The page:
Dongwook Yoon

Assistant Professor

Research Classification

Research Interests

Computer Science and Statistics
Educational Technologies
Augmented reality
computer supported cooperative work (CSCW)
Educational technology
Human-computer interaction (HCI)
Interaction and interface design
Multimodal interaction
Speech, touch, multitouch, stylus, gesture, mixed-reality, 3d interaction
Virtual Reality

Relevant Degree Programs


Research Methodology

Systems study
Qualitative methods, quantitative methods, and mixed methods
quantitative research


Master's students
Doctoral students
Any time / year round

My research lies at the intersection of human-computer interaction (HCI), computer-supported cooperative work (CSCW), computer-mediated communication (CMC), and educational technology. My primary research focus is to build rich collaboration systems that offer expressive multimodal interactions, i.e., interactions through multiple communication channels (e.g., speech, gesture, and grasp). My design approach translates natural human interactions into novel combinations of input modalities that serve as building blocks for fluid, rich, and lightweight interfaces. My evaluation approach deploys and evaluates high-fidelity systems in real world contexts (e.g., classrooms), from which we can obtain ecologically valid user data.

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Graduate Student Supervision

Master's Student Supervision (2010 - 2020)
Designers characterize naturalness in voice user interfaces: their goals, practices, and challenges (2020)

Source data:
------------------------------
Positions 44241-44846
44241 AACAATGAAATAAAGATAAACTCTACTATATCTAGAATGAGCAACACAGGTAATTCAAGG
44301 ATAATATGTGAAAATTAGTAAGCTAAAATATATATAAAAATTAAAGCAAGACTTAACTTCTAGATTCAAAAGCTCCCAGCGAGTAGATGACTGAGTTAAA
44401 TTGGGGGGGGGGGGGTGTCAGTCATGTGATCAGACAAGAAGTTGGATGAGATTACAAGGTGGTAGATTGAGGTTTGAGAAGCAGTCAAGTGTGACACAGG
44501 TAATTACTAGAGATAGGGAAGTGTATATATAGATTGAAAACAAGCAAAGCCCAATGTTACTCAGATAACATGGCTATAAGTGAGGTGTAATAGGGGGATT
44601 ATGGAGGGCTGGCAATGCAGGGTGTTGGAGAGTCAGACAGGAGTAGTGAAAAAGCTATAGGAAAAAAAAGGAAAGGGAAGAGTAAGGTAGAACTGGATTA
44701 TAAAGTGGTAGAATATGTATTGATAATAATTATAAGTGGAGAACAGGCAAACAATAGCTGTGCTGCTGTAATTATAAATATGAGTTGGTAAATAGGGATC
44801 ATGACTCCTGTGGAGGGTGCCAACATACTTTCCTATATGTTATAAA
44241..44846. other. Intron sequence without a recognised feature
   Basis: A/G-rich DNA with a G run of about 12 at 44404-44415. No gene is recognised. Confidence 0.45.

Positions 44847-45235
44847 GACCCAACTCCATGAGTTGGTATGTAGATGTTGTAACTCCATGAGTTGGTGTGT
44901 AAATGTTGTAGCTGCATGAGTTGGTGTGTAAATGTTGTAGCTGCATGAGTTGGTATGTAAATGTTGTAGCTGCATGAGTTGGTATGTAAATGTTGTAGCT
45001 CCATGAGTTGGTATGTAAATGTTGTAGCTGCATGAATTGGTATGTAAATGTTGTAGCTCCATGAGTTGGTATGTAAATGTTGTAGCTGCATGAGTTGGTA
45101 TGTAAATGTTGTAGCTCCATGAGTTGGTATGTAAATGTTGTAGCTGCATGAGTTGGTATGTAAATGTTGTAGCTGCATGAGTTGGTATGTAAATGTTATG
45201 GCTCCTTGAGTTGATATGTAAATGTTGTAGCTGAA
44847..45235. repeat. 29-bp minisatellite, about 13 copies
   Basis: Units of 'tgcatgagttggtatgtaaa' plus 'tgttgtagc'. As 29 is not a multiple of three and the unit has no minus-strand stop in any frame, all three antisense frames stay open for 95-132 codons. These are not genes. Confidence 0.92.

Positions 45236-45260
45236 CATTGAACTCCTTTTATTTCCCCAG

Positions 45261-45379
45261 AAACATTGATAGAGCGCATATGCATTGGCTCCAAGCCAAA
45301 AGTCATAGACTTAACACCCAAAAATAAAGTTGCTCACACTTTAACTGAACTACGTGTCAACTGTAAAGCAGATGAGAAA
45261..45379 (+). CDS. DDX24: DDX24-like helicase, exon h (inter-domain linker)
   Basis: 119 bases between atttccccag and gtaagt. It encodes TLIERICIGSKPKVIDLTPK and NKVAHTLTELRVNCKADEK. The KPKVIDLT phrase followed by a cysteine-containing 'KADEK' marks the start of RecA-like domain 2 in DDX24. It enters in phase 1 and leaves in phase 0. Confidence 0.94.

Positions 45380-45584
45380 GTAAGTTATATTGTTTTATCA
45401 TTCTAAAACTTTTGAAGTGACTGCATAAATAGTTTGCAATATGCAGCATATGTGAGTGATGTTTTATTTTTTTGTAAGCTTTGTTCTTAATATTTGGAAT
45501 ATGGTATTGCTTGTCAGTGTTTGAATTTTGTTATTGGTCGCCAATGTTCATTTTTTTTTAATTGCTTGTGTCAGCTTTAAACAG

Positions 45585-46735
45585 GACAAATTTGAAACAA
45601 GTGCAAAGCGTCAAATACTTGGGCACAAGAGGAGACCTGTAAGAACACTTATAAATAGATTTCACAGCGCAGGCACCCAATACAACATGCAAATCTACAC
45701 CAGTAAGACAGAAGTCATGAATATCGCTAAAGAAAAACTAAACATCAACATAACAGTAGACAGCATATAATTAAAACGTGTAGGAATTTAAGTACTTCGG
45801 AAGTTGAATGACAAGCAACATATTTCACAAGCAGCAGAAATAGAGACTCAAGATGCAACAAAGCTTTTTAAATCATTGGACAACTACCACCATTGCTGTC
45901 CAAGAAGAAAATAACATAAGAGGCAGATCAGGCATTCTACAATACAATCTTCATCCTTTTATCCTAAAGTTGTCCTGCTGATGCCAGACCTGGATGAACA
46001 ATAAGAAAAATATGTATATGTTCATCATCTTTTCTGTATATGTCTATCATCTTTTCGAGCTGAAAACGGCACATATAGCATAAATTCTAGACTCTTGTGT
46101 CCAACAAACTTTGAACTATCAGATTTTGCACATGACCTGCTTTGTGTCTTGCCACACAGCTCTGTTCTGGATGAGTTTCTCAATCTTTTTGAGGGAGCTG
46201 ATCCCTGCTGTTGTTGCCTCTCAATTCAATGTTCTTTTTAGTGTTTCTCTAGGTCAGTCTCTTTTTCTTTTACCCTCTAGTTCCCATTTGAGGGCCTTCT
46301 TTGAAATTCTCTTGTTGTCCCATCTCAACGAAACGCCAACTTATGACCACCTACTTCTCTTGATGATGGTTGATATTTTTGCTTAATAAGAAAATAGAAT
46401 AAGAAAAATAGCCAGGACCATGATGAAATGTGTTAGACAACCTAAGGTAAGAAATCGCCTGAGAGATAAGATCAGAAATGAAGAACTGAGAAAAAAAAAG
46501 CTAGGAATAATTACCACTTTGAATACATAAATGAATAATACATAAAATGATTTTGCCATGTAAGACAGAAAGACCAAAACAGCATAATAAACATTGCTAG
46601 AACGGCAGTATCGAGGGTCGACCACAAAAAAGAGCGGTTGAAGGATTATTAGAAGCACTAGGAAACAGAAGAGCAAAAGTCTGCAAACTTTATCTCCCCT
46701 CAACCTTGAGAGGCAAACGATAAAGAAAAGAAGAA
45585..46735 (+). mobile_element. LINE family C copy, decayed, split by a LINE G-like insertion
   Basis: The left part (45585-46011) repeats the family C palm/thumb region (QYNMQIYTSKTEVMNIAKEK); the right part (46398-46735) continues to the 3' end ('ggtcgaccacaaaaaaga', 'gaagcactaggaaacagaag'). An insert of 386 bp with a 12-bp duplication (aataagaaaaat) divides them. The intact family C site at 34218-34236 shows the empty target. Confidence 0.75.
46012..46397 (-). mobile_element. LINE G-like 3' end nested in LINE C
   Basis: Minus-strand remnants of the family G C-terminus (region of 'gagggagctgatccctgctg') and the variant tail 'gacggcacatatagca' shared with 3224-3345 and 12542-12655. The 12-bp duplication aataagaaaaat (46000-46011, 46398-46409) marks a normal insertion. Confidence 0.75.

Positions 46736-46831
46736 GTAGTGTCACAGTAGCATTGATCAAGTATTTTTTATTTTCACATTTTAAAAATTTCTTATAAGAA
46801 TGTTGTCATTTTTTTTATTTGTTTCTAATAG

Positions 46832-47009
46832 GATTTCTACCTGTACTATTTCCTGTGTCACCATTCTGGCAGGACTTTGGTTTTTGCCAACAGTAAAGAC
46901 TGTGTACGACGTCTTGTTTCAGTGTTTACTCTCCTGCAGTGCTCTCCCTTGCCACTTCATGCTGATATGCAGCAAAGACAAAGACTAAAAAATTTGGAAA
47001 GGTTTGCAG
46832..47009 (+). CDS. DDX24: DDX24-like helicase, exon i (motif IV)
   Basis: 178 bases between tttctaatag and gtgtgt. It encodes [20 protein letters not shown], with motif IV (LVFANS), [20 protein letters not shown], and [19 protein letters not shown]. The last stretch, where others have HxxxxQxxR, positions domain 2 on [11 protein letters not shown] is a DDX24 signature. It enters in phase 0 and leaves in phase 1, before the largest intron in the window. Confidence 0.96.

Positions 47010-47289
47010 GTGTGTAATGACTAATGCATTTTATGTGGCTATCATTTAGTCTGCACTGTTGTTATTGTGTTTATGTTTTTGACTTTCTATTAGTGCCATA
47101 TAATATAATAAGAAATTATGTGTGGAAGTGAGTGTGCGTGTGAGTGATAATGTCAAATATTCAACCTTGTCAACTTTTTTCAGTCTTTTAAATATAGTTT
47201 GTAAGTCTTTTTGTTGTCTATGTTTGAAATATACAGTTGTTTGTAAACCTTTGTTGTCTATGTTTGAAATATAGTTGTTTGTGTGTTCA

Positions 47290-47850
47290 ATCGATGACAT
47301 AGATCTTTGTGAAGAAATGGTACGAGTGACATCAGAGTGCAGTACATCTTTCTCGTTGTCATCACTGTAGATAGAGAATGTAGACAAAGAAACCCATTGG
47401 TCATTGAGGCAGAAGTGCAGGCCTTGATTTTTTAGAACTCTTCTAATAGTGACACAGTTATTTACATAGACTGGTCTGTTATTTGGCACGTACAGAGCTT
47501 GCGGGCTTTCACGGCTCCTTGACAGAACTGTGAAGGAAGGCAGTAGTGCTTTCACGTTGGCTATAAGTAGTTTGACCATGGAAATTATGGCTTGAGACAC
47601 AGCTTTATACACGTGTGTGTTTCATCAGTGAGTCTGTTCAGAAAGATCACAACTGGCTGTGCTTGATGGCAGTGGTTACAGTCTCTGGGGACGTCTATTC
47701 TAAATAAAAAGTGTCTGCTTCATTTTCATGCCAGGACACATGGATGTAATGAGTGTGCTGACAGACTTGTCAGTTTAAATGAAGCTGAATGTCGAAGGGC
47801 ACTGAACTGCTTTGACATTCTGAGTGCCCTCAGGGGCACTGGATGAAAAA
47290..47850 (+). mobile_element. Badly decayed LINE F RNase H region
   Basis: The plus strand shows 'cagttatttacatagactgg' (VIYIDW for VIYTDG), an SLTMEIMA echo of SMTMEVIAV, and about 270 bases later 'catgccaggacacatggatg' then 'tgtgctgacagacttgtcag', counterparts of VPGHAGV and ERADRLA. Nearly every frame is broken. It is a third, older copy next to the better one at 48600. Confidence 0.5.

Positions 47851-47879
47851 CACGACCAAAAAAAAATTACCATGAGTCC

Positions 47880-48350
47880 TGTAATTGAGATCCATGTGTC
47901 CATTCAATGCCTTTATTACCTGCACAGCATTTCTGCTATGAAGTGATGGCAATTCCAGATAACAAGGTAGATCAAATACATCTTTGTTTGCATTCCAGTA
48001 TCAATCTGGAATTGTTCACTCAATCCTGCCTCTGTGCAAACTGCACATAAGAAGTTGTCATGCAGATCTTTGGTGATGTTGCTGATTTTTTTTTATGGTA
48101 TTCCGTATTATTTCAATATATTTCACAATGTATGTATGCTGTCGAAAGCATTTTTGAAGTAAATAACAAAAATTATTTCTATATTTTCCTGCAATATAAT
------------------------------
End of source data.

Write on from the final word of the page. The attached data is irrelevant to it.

With substantial industrial interests, conversational voice user interfaces (VUIs) are becoming ubiquitous through devices that feature voice assistants such as Apple’s Siri and Amazon Alexa. Naturalness is often considered to be central to conversational VUI designs as it is associated with numerous benefits such as reducing cognitive load and increasing accessibility. The literature offers several definitions for naturalness, and existing conversational VUI design guidelines provide different suggestions for delivering a natural experience to users. However, these suggestions are hardly comprehensive and often fragmented. A precise characterization of naturalness is necessary for identifying VUI designers’ needs and supporting their design practices. To this end, we interviewed 20 VUI designers, asking what naturalness means to them, how they incorporate the concept in their design practice, and what challenges they face in doing so. Through inductive and deductive thematic analysis, we identify 12 characteristics describing naturalness in VUIs and classify these characteristics into three groups, which are ‘Fundamental’, ‘Transactional’ and ‘Social’ depending on the purpose each characteristic serves. Then we describe how designers pursue these characteristics under different categories in their practices depending on the contexts of their VUIs (e.g., target users, application purpose). We identify 10 challenges that designers are currently encountering in designing natural VUIs. Our designers reported experiencing the most challenges when creating naturally sounding dialogues, and they required better tools and guidelines. We conclude with implications for developing better tools and guidelines for designing natural VUIs.

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Designing CAST: a computer-assisted shadowing trainer for self-regulated foreign language listening practice (2020)

No abstract available.


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